It was filmed on the campus of the University of Oregon and other locations in Eugene, Oregon. The film is also notable for its then-controversial use of profanity, its depictions of sex and drug use, and for several scenes of male frontal nudity, including a locker-room shower scene, and the mental breakdown scene in which Gabriel (Margotta) is shown frontally nude, which led to an attempt by the censor to give the film an X rating.



The film is an examination of libidinous basketball star Hector Bloom, and contrasts his sporting prowess on the court to his bedroom antics. Most notably, Hector has an affair with his favorite professor's wife Olive that goes nowhere. This, and many other events, occur within a heated early 1970s backdrop of university politics, sporting hijinx, and anti-war sentiments. The title is related to driving to the basket in basketball.



Filming took place in Eugene, Oregon.[2]

Critical receptionEdit

The film was entered into the 1971 Cannes Film Festival.[3]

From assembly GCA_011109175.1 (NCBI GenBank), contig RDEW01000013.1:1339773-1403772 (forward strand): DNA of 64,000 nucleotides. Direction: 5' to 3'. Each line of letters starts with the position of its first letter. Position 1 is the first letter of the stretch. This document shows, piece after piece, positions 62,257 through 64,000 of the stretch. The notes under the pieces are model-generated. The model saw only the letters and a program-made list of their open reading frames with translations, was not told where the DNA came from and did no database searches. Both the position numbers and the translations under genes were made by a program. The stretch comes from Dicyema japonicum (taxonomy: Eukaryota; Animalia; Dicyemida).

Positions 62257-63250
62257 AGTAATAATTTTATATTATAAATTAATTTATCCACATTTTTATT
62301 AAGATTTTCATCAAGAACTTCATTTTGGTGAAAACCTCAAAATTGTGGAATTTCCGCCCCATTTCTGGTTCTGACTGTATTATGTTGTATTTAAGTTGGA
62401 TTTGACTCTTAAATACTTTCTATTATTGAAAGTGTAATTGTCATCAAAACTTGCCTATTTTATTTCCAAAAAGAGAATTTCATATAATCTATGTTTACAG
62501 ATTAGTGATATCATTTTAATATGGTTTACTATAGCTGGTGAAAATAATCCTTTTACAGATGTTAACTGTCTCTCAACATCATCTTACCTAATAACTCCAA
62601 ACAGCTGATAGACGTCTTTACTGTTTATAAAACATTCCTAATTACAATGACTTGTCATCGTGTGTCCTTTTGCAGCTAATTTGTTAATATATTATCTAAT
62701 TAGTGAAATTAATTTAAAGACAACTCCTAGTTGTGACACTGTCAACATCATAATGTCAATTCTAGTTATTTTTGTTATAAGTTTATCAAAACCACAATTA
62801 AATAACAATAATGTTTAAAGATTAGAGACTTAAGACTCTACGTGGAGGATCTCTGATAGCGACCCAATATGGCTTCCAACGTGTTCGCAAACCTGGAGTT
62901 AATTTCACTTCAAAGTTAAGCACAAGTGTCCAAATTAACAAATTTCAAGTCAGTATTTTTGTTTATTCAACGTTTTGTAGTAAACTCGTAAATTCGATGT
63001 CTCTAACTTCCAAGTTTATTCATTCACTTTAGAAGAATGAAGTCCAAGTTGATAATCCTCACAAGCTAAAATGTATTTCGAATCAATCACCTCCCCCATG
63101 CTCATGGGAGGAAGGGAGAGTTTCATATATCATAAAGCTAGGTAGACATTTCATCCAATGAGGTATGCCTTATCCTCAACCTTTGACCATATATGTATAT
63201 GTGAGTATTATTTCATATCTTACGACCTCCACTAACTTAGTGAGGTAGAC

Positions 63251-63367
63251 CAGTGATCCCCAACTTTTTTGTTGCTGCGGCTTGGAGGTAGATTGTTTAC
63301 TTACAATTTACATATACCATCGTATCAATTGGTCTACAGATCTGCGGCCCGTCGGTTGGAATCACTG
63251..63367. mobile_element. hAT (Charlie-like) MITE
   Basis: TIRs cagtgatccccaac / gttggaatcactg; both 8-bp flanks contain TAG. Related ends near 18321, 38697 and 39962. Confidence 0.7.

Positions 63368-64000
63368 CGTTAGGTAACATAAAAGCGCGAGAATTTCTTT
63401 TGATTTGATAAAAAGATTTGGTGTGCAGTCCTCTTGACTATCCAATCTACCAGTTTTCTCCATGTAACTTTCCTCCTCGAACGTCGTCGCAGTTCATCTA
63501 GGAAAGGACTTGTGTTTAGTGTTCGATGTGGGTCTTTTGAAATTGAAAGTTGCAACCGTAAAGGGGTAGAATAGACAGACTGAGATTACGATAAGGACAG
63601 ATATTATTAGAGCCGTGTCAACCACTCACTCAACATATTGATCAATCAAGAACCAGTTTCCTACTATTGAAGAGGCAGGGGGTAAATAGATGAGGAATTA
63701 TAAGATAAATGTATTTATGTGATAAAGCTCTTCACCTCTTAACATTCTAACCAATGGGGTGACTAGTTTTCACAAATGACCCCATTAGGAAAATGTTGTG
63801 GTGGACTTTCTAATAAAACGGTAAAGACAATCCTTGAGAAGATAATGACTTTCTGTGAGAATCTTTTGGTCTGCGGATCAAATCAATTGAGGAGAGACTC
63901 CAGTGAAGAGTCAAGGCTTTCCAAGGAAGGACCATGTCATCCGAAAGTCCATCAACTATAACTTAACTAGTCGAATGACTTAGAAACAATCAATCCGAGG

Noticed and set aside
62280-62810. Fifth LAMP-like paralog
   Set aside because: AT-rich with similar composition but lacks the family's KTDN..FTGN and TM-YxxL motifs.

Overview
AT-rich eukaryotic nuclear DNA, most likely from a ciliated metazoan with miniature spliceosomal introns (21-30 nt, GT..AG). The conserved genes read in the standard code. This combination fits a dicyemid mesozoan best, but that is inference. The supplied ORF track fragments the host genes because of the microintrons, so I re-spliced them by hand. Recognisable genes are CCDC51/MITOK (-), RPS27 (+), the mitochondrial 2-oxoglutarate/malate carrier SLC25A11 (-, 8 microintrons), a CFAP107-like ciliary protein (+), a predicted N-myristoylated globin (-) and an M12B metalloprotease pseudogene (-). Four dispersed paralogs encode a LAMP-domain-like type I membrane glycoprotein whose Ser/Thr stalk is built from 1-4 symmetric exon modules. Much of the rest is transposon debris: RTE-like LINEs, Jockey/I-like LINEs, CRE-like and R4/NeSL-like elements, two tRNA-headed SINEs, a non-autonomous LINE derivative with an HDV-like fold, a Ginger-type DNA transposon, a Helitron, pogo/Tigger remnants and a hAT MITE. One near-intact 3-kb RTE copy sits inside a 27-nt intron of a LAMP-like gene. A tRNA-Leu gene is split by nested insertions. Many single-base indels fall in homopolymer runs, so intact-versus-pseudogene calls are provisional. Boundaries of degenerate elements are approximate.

Roger Ebert of the Chicago Sun-Times gave the film three stars out of four and called it "a disorganized but occasionally brilliant movie," with the performances being "the best thing in the movie. Nicholson himself is a tremendously interesting screen actor, and he directs his actors to achieve a kind of intimacy and intensity that is genuinely rare. But if Nicholson is good on the nuances, he's weak on the overall direction of his film. It doesn't hang together for us as a unified piece of work."[4] Vincent Canby of The New York Times declared, "It is not a great film, but it is an often intelligent one, and it is so much better than all of the rest of the campus junk Hollywood has manufactured that it can be indulged in its sentimental conventions."[5] Gene Siskel of the Chicago Tribune gave the film his highest grade of four stars and wrote, "The dialog and acting are of the highest calibre ... The script respects each character, and the actors deliver fresh, unpredictable performances."[6] Variety called it "an uneven film" with "a bombastic, racy, pellmell style touching on all that has gone before, but with a modern ring which may appeal to youthful audiences."[7] Charles Champlin of the Los Angeles Times wrote of Nicholson's direction, "I think it is an unusually impressive debut. What is least surprising, I suppose, is that Nicholson works extremely well with his actors and has evoked several performances of outstanding quality."[8] Gary Arnold of The Washington Post commented, "While it's not an untalented picture, it is an exasperating and finally insufferable one, because none of its potentially interesting themes or characters ever takes hold ... For short periods of time it's possible to persuade yourself that something interesting might come of the athletic theme or the romantic theme or the political theme, but the movie never takes you up on it."[9]